Uttu

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Uttu was envisioned as a spider spinning a web.[1][2]

Uttu is an ancient Sumerian goddess associated with weaving.[1] The same cuneiform symbol used to write her name was also used to write the Sumerian word for "spider",[1] indicating that Uttu was probably envisioned as a spider spinning a web.[1] She appears primarily in the myth of Enki and Ninsikila, in which she resists the sexual advances of her father Enki by ensconcing herself inside her web, but he convinces her to let him in using a gift of fresh produce and the promise that he will marry her. Enki then intoxicates her with beer and rapes her. She is rescued by Enki's wife Ninhursag, who removes Enki's semen from her vagina and plants it in the ground, resulting in the growth of eight new plants, which Enki later eats.

Mythology[edit]

Enki and Ninsikila[edit]

In the version of Enki and Ninsikila from Nippur, Uttu is the daughter of Enki and Ninkurra,[2] but, in another version, Ninkurra instead gives birth to Nin-imma,[2] who mates with her father Enki and gives birth to Uttu as a result.[2] Uttu matures and becomes "shapely and decorous".[2] Enki's wife Ninhursag warns Uttu that Enki will try to seduce her, as he has done with all his other daughters.[2] Uttu fortifies herself inside her web and, when Enki comes to seduce her, she forces him to promise that he will marry her before she will have sex with him.[2] As marriage gifts, Uttu demands that Enki give her fruits and vegetables.[2] Enki finds a gardener, who demands that, in exchange for the fruits and vegetables, Enki must fill his irrigation ditches with water.[2] Enki fills the ditches and the gardener gives him the produce.[2]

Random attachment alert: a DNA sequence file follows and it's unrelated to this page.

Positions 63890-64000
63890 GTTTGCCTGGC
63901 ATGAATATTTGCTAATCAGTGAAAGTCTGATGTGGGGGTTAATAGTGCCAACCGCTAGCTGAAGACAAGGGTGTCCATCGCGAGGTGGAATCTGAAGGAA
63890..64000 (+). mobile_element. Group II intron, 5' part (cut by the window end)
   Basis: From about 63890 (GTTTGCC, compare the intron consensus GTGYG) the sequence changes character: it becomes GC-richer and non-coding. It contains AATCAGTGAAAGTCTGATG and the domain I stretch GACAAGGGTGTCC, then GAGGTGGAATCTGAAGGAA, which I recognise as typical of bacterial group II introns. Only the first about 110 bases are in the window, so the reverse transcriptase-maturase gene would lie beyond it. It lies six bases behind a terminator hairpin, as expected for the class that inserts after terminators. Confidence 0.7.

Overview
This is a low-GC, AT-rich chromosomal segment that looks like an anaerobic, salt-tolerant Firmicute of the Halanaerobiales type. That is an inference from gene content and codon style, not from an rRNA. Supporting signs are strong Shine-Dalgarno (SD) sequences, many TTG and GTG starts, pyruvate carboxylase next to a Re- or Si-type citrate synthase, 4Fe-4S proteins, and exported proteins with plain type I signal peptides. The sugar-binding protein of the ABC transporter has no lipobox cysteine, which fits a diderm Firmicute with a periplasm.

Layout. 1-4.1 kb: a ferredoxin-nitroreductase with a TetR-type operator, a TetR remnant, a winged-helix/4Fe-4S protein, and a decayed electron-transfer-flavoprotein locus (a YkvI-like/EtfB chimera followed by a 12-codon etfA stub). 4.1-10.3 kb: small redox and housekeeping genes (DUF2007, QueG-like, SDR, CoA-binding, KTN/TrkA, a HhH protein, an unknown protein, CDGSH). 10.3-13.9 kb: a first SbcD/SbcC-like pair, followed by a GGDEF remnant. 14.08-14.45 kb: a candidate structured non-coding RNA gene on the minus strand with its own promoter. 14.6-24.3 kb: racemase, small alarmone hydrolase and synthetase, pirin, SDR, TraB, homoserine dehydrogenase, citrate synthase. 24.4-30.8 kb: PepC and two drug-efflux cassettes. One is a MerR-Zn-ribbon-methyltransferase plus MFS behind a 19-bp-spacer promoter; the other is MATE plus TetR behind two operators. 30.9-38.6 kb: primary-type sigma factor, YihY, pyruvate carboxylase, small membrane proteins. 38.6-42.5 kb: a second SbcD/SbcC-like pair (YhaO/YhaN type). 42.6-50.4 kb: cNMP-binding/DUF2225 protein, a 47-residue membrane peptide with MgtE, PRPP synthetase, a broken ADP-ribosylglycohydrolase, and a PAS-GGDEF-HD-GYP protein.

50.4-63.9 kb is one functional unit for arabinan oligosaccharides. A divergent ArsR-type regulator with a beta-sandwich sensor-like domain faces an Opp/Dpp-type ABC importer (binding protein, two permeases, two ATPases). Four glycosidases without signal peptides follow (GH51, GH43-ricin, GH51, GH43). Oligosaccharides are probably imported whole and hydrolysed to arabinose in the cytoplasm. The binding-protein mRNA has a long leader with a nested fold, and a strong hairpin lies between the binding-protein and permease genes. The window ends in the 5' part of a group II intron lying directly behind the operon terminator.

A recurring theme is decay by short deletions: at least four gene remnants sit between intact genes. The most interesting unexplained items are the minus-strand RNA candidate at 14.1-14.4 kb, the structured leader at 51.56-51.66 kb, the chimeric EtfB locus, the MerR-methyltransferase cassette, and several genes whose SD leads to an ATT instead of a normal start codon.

Enki brings the produce to Uttu, who happily admits him into her web,[2] but Enki gives Uttu beer to make her drunk and then rapes her.[2] Uttu screams and Ninhursag comes to rescue her.[2] Ninhursag removes Enki's semen from Uttu's vagina and plants it in the ground,[2] causing eight plants to rise.[2] Later, Enki sees the plants and is annoyed because he does not recognize them.[2] Isimud, Enki's sukkal, or personal attendant, arrives, names each of the plants, and gives them to Enki to eat.[2] The account ends with the declaration that "Enki determined the nature of the grasses" and "had them know it in their hearts."[2]

Family tree[edit]

Abzū
 
 
 
 
 
 
 
 
 
 
 
 
 
 
 
 
 
MummuTīama
 
 
 
 
 
 
 
 
 
 
 
 
 
 
 
 
 
 
 
 
 
Laḫmu
 
 
 
Laḫamu
 
 
 
 
 
 
 
 
 
 
 
 
 
 
 
 
 
 
 
 
 
 
Anšargal
 
 
 
Kišargal
 
 
 
 
 
 
An
 
 
 
 
 
 
 
 
 
 
 
 
 
 
 
 
 
 
 
 
 
 
 
 
 
 
 
 
 
 
 
 
 
 
 
 
 
 
 
 
 
 
 
 
 
 
 
 
 
 
 
 
 
 
Ninḫursaĝ
 
 
 
 
 
Enki
born to Namma
 
 
 
Ninkikurga
born to Namma
Nidaba
born to Uraš
 
 
 
Ḫaya
 
 
 
 
 
 
 
 
 
 
 
 
 
 
 
 
 
 
 
 
 
 
 
 
 
 
 
 
 
 
Ninsar
 
 
 
 
 
 
 
Ninlil
 
 
 
Enlil
 
 
 
 
 
 
 
 
 
 
 
 
 
 
 
 
 
 
 
 
 
 
 
 
 
 
 
 
 
 
 
 
 
 
 
 
 
 
 
 
 
 
 
 
Ninkurra
 
 
Ningal
maybe daughter of Enlil
 
 
 
NannaNergal
maybe son of Enki
Ninurta
maybe born to Ninḫursaĝ
 
Baba
born to Uraš
 
 
 
 
 
 
 
 
 
 
 
 
 
 
 
 
 
 
 
 
 
 
 
 
 
 
 
 
 
 
 
 
 
 
 
 
 
 
 
 
 
 
UttuInanna
possibly also the daughter of Enki, of Enlil, or of An
 
Dumuzid
maybe son of Enki
UtuNinkigal
married Nergal
 
 
 
 
 
 
 
 
 
 
 
 
 
 
 
 
 
 
 
MeškiaĝĝašerLugalbanda
 
 
 
Ninsumun
 
 
 
 
 
 
 
 
EnmerkarGilgāmeš
 
 
Urnungal

References[edit]

  1. ^ a b c d Black & Green 1992, p. 182.
  2. ^ a b c d e f g h i j k l m n o p q r Jacobsen 1987, p. 184.

Bibliography[edit]